Lawmakers address mental health care needs of prison Wednesday
State lawmakers will hear ideas Wednesday on dealing with mentally ill prisoners.
A recent audit found that more than 30 percent of criminals in Wisconsin prisons have mental health care needs.
It cost almost $60 million to provide care to those inmates in 2007.
And Larry Dupuis of the American Civil Liberties Union says the best way to reduce that cost is to make sure the mentally ill don't end up behind bars.
The Legislature's audit committee will hold a hearing on the subject Wednesday morning at the Capitol.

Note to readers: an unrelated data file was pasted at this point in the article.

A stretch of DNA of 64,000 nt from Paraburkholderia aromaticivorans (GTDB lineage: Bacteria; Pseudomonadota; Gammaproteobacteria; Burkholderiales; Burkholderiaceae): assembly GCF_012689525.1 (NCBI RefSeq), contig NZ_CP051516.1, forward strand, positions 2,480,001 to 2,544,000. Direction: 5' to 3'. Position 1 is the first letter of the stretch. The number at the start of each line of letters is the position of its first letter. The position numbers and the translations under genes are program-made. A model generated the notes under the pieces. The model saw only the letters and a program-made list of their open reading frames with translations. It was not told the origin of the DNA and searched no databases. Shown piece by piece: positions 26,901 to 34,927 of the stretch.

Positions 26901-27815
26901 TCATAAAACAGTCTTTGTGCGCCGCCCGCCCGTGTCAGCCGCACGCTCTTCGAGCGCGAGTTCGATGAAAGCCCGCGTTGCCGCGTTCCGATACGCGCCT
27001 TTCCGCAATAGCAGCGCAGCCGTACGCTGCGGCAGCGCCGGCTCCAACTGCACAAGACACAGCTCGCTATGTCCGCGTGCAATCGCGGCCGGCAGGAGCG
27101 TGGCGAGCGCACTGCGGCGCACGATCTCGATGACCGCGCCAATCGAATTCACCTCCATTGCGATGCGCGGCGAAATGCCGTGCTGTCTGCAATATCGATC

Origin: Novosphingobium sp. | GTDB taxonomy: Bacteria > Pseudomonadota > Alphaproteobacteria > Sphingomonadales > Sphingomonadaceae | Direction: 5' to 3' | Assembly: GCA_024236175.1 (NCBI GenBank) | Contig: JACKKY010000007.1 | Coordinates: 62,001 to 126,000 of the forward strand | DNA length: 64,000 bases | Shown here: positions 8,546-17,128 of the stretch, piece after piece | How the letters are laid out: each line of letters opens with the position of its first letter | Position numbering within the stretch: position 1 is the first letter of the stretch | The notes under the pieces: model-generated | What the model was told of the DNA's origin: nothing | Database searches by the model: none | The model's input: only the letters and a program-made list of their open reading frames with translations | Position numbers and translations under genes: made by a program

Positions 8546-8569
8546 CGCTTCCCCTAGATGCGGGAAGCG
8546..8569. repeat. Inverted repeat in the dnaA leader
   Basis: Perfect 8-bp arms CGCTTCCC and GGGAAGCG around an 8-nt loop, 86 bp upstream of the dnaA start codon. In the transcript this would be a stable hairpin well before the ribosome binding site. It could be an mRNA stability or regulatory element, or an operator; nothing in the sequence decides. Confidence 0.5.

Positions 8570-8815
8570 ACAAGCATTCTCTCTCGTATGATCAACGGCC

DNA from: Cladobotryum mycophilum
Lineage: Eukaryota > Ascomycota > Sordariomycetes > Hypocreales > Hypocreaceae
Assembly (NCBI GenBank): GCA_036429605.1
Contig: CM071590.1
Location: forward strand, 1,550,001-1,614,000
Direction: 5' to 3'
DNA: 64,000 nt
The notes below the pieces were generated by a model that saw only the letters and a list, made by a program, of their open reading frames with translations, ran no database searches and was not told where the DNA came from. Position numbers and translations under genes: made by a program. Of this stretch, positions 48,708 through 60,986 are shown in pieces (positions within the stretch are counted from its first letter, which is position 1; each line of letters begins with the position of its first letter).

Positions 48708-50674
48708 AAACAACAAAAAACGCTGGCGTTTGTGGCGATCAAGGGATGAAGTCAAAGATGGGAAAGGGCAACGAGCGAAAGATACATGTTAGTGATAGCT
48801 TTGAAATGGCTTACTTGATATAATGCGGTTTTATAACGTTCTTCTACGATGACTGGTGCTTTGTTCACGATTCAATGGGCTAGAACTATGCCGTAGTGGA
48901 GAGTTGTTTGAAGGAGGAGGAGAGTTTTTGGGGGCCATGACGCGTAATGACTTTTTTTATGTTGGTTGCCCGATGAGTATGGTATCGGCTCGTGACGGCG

The ACLU recently won a federal court injunction that forces the state to do a better job of giving medications to mentally-ill prisoners.
State corrections secretary Rick Raemisch says he'd like to see an expansion of mental health courts, which can divert certain offenders into treatment.
And he says some prisons have special units with more tolerant officers which reduce the number of days mentally-ill inmates are in segregation cells for breaking rules.
As a result, Raemisch says more prisoners are behaving, and they feel safer.